This procedure describes how to configure the number of Kafka broker nodes in a new cluster. It only applies to new clusters with no partitions. If your cluster already has topics defined, see Section 3.1.25, “Scaling clusters”.

Prerequisites

  • An OpenShift cluster
  • A running Cluster Operator
  • A Kafka cluster with no topics defined yet

Procedure

  1. Edit the replicas property in the Kafka resource. For example:

    apiVersion: kafka.strimzi.io/v1beta1
    kind: Kafka
    metadata:
      name: my-cluster
    spec:
      kafka:
        # ...
        replicas: 3
        # ...
      zookeeper:
        # ...
  2. Create or update the resource.

    This can be done using oc apply:

    oc apply -f your-file

Additional resources

If your cluster already has topics defined, see Section 3.1.25, “Scaling clusters”.

3.1.5. Kafka broker configuration

AMQ Streams allows you to customize the configuration of the Kafka brokers in your Kafka cluster. You can specify and configure most of the options listed in the "Broker Configs" section of the Apache Kafka documentation. You cannot configure options that are related to the following areas:

  • Security (Encryption, Authentication, and Authorization)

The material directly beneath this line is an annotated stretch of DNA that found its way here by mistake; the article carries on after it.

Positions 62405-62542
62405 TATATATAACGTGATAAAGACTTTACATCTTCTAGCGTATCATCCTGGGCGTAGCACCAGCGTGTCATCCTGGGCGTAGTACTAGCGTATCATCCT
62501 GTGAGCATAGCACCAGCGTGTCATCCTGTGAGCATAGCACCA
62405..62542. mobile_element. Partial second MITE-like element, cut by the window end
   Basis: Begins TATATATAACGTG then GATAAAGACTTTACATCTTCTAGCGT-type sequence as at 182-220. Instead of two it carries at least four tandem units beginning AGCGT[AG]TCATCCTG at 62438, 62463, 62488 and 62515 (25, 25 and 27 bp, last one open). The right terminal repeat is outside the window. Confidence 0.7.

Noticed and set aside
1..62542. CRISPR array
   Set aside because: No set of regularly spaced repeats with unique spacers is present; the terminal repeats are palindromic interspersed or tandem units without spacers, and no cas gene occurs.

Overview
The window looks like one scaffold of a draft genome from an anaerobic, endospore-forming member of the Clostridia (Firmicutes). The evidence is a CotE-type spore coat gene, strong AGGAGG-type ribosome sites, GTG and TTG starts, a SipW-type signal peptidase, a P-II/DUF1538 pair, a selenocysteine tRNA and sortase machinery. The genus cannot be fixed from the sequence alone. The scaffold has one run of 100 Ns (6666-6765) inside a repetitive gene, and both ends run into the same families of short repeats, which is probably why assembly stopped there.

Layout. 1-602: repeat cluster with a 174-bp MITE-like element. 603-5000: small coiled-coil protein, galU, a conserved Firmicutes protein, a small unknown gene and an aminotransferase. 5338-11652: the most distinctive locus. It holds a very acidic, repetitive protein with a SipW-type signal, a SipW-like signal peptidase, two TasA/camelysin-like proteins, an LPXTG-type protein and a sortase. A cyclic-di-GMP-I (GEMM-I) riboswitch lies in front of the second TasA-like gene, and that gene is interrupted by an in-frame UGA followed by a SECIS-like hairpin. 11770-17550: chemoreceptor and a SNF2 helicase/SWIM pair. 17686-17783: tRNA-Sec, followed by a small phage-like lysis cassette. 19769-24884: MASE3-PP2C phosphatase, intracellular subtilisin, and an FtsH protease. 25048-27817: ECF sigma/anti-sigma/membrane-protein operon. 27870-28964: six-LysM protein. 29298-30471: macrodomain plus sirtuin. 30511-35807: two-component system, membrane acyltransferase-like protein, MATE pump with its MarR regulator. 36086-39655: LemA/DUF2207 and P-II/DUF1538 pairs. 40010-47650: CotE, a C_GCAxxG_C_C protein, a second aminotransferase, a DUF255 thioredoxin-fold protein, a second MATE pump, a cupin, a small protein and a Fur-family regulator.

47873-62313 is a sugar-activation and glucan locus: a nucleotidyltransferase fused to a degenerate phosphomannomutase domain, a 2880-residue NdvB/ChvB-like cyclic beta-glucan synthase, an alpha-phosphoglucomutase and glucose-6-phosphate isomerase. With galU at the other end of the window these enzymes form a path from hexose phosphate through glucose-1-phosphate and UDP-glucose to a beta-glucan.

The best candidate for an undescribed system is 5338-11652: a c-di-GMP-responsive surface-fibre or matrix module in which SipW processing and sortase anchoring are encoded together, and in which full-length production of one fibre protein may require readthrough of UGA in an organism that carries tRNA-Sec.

• Listener configuration
  • Broker ID configuration
  • Configuration of log data directories
  • Inter-broker communication
  • ZooKeeper connectivity

These options are automatically configured by AMQ Streams.

3.1.5.1. Kafka broker configuration

The config property in Kafka.spec.kafka contains Kafka broker configuration options as keys with values in one of the following JSON types:

  • String
  • Number
  • Boolean

You can specify and configure all of the options in the "Broker Configs" section of the Apache Kafka documentation apart from those managed directly by AMQ Streams. Specifically, you are prevented from modifying all configuration options with keys equal to or starting with one of the following strings:

  • listeners
  • advertised.
  • broker.
  • listener.
  • host.name
  • port
  • inter.broker.listener.name
  • sasl.
  • ssl.
  • security.
  • password.
  • principal.builder.class
  • log.dir
  • zookeeper.connect
  • zookeeper.set.acl
  • authorizer.
  • super.user

If the config property specifies a restricted option, it is ignored and a warning message is printed to the Cluster Operator log file. All other supported options are passed to Kafka.